Thursday, 29 January 2015

Carolina Wren (Troglodyte de Caroline) and Snowy Owl (Harfang des neiges)

Halton County, ON
28 January 2015

     My daughter, Caroline, was visiting us from Ottawa, so we took her down to LaSalle Park to see the Trumpeter Swans Cygnus buccinator and any other gems we could find.
     Here she is with the swans forming a backdrop on the ice of the bay, now completely frozen over.


     Having spent some time with the swans we wandered along the woodland trail and this friendly squirrel seemed to come out to welcome her.


     While checking out a small posse of Dark-eyed Juncos Junco hyemalis and Black-capped Chickadees Poecile atricapillus we noticed flashes of rust in the dense undergrowth. First of all I thought it was probably an American Tree Sparrow Spizella arborea but in short order I caught a glimpse of a Carolina Wren Thryothorus ludovicianus. This is not a common bird at all, although in recent years it appears to have extended its range considerably. It is vulnerable, however, in extreme winters and I am sure that many were killed off in last year's record freeze. So, it was a distinct pleasure to see this species.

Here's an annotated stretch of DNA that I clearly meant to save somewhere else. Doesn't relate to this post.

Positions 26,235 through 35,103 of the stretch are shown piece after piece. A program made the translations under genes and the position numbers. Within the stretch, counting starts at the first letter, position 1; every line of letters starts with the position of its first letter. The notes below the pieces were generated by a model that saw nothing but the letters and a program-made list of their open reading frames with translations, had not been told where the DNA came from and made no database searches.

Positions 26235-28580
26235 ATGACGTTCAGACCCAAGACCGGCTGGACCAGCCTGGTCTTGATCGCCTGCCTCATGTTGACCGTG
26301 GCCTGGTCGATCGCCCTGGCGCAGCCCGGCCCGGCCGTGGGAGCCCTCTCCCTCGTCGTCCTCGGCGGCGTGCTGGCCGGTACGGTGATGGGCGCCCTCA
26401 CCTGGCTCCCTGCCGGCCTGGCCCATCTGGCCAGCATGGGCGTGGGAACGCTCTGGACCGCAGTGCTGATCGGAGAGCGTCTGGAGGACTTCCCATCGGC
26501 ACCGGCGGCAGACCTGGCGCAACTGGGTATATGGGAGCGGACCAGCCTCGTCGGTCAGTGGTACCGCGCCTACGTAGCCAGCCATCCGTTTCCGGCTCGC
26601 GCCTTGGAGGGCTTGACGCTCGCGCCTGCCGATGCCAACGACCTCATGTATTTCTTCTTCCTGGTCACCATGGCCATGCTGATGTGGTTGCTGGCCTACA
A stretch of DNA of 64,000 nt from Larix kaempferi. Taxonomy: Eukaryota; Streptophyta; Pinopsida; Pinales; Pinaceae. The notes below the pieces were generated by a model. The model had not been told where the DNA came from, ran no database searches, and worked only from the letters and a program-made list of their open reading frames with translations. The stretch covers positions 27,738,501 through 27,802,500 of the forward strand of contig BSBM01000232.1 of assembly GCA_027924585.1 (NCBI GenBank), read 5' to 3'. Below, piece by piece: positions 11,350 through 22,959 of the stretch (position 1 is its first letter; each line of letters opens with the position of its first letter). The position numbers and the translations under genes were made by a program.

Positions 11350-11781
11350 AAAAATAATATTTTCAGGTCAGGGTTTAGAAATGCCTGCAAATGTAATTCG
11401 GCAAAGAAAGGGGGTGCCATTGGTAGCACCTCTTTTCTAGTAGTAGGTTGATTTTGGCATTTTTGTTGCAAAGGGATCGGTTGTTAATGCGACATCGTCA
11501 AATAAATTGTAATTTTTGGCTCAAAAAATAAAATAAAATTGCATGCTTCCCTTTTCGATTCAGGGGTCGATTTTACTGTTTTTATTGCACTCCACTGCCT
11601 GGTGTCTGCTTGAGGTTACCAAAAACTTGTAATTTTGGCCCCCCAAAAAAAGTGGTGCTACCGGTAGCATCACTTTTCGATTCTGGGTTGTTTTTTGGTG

It is not the easiest bird to photograph for it is constantly on the move, flitting around from perch to perch in search of food, and always in dense tangles and dark undergrowth.
     You can imagine our delight when we realized that we were actually looking at two birds.


     I am quite sure that we watched these birds for at least twenty minutes and it seemed at times as though they were happy to move along with us.


     While watching the wrens we also saw a Brown Creeper Certhia americana but the two pictures we were able to get were both of poor quality.

     As might be expected, Black-capped Chickadees were omnipresent and they are accustomed to human friends bringing sunflower seeds for them to eat. These confiding little creatures readily feed from the hand and Caroline could not resist!


     A Cooper's Hawk Accipiter cooperii was patrolling the woodland margins and no doubt some unfortunate passerine would fall victim to this predator before the day was out. 


     When viewed close up it is a fearsome looking raptor and no doubt inspires terror in its potential victims.